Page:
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How much to buy-in for

Buying in big gives you a lot of power, but a short stack can give you a tactical edge. So which is better? Here, we walk you through the pros and cons of buying in for different amounts, including:

When a minimum buy-in is useful

Traditionally, short-stack poker has always been the strategy of choice for players hoping to win big without getting in too deep. And if you’re playing at a strong table (a loose-aggressive six-hander for example) sometimes it’s not a bad idea to buy in with less.

Imagine you’re playing in a $2/$4 no-limit game. The maximum buy-in is $400, but you buy in at $200 instead. This gives you plenty of breathing space, but a big bet or all-in is still going to give your opponents pause for thought. It can also help you stay out of trouble.

Say you find yourself with A♥ K♦ on the button and raise to $16. The big blind (an aggressive type) re-raises to $48. If you had more chips at the table, you’d be in a tough spot here. You’d find it difficult to call, because unless you flopped an ace or a king, and he raised again, that’s it – you’d have to fold.

But with a short stack, you can simply push all-in. Unless your opponent has a huge hand, they’ll probably fold.

A small stack gives you a different playing mentality – and that’s no bad thing. For that reason, you might want to buy in small for a while before trying a deep-stacked game.

When to buy in at the maximum amount

If you’re on top form and think you have the edge over other players at the table, maximum buy-in is the way to go. Then when your opponents start making mistakes, you can go ahead and win their whole stack.

Deep stacks are better for post-flop play too, when you might be up against different drawing hands.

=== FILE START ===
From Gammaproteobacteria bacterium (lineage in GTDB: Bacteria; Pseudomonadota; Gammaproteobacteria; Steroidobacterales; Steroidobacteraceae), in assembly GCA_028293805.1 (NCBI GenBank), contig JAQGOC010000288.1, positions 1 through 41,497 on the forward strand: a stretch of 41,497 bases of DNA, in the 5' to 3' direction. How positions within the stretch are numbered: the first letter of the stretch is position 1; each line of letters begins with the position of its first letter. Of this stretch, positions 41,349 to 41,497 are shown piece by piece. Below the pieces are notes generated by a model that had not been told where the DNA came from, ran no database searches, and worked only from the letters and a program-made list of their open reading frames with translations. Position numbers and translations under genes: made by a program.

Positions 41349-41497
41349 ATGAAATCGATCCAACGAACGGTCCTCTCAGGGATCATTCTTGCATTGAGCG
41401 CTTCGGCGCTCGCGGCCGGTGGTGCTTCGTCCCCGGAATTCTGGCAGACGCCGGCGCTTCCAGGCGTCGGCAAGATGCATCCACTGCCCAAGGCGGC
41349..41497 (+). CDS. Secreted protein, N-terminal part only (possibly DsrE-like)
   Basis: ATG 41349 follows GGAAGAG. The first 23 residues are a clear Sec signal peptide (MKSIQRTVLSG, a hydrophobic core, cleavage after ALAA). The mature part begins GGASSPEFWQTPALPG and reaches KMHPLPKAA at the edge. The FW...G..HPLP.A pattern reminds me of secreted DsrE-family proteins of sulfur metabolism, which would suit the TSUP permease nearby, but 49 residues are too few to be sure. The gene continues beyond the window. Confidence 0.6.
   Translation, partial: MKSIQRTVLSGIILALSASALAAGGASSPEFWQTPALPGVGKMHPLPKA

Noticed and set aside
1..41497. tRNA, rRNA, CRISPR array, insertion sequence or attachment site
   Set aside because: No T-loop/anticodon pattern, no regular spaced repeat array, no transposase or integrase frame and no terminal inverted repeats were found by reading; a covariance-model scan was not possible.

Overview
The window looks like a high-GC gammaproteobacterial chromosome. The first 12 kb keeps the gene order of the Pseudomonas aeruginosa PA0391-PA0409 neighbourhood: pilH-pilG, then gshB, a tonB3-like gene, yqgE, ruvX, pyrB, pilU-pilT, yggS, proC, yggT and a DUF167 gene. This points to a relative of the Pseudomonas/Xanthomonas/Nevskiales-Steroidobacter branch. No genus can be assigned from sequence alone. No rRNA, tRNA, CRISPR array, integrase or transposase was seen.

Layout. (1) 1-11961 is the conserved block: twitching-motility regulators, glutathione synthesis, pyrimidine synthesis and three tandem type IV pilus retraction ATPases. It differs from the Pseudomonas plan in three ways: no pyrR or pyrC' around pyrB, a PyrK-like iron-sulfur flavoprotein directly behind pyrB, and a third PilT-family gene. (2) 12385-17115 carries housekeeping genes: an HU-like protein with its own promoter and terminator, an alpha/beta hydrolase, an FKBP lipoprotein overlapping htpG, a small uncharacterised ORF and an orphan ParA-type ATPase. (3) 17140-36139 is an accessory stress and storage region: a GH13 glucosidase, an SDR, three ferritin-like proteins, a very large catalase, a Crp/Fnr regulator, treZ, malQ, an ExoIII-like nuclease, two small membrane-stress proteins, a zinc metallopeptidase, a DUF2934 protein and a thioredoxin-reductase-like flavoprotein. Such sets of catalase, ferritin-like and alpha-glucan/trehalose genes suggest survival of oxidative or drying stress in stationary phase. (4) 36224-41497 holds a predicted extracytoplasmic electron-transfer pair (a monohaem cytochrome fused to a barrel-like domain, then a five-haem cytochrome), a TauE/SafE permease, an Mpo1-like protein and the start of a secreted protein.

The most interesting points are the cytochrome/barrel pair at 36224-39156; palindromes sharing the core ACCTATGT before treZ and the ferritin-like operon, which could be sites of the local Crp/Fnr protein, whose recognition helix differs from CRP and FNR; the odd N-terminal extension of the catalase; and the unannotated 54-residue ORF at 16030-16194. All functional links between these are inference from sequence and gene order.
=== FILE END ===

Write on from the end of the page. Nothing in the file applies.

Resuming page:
Let's say you raise to $8 with 10♣ 10♥ on the button at a $1/$2 table. Three players call, and the flop brings 10♦ J♦ 4♠. Lovely. The small blind bets out for the full pot of $32 and (surprise), both the big blind and the mid-position limper call. The pot is now $128 and you have $192 left.

Here’s where you make your move. By going all-in, you’re protecting your hand from danger cards on further streets. The other players – who probably have draws – think they can take you on. Big mistake.

So, just to recap:

With a minimum buy-in

  1. Decisions are easier. Instead of getting raised out, just go all-in. Done.
  2. You get paid more often, as deeper-stacks can afford to see your cards.
  3. Fewer starting hands means simpler play – great for multi-tabling.

With a maximum buy-in

  1. You can challenge people with marginal hands.
  2. You can protect your big hands and pressure people into making mistakes.
  3. You can invest in your table image so that a big flop really pays off - and get away with big bluffs (as no-one’s in a position to call you).

As always, it depends on the situation and who you’re playing against.